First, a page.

This week on the BBC World Service, a radio programme featured interviews with kids scavenging scrap copper and iron from broken computers, illegally imported from Western countries and dumped at the Agbobloshie waste site near Accra, in Ghana. On 5th August, an accompanying article by BBC West Africa correspondent Will Ross was posted, on the same theme.

Ghanaian kids were interviewed as they set fire to bundles of cable, then threw dirt on them to extinguish the acrid, toxic fires. They were looking for the copper to sell for scrap.

Greenpeace has taken the lead in researching the dumping of Western IT equipment in Ghana. Their researchers have taken soil samples from the Accra scrap market, finding high concentrations of such dangerous contaminants as lead, phlalates and dioxin.

The broken computers are landed in containers at the port of Tema: in the period of research, containers were seen being landed from Holland and the UK. There are international laws banning the export of computer waste, but the companies who engage in this poisonous trade get round it by falsely labelling the shipments as usable second-hand equipment. In fact, says environmental journalist Mike Anane, about 90% of the discarded equipment is useless, broken junk.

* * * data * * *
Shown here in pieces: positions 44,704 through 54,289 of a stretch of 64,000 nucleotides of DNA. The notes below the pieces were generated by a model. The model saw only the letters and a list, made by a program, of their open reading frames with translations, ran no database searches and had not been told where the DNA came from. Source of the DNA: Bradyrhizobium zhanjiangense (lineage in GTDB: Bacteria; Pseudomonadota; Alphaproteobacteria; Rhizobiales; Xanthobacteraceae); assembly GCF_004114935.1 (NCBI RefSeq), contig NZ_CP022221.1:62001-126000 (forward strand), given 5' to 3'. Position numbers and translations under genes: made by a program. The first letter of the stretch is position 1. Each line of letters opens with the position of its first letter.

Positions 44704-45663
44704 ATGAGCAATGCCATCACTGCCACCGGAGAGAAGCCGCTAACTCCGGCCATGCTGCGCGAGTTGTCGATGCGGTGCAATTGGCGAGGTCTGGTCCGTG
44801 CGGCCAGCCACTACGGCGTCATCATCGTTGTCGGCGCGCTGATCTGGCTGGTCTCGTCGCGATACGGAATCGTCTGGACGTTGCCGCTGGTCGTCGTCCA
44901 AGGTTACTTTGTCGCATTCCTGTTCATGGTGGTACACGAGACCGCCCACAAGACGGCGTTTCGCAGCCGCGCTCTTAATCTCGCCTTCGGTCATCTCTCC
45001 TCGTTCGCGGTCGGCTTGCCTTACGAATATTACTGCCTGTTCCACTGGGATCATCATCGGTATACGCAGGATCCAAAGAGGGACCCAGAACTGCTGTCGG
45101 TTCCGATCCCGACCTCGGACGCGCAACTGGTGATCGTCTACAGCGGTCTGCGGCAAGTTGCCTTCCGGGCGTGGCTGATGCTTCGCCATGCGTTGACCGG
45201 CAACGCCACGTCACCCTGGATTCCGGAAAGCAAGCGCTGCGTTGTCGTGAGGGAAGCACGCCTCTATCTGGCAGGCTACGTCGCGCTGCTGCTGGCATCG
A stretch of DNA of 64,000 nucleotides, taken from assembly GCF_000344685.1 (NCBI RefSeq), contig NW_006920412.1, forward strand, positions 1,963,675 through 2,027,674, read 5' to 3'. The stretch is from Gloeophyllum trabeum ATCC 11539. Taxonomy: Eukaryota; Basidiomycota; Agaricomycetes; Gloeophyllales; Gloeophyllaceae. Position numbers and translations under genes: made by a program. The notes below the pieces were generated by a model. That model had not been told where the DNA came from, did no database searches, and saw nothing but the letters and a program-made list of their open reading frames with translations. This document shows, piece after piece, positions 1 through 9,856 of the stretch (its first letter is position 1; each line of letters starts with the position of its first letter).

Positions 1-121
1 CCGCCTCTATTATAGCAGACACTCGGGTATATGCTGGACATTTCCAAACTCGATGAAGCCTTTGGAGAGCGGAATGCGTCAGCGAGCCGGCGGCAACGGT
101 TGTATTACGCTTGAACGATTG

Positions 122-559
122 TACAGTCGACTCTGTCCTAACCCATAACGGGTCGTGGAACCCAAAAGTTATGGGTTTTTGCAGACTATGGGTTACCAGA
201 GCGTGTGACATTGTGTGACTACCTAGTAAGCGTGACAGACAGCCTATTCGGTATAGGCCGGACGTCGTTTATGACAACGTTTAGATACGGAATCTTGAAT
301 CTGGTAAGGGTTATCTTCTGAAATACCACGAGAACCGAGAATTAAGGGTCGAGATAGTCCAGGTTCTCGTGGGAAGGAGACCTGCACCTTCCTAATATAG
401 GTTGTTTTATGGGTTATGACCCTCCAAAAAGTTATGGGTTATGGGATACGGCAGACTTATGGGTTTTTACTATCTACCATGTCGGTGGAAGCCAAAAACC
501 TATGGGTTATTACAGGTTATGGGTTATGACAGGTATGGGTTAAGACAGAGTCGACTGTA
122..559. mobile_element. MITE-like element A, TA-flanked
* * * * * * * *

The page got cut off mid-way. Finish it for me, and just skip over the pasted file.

For me, the most gutting thing about this story is that many of the dumped machines showed clear markings revealing their previous ownership: Richmond upon Thames College, Southampton City Council, Kent County Council, London Guildhall University. Organisations like this had better wake up and ask the companies on whom they depend for equipment end-of-life management just what the hell they are playing at.

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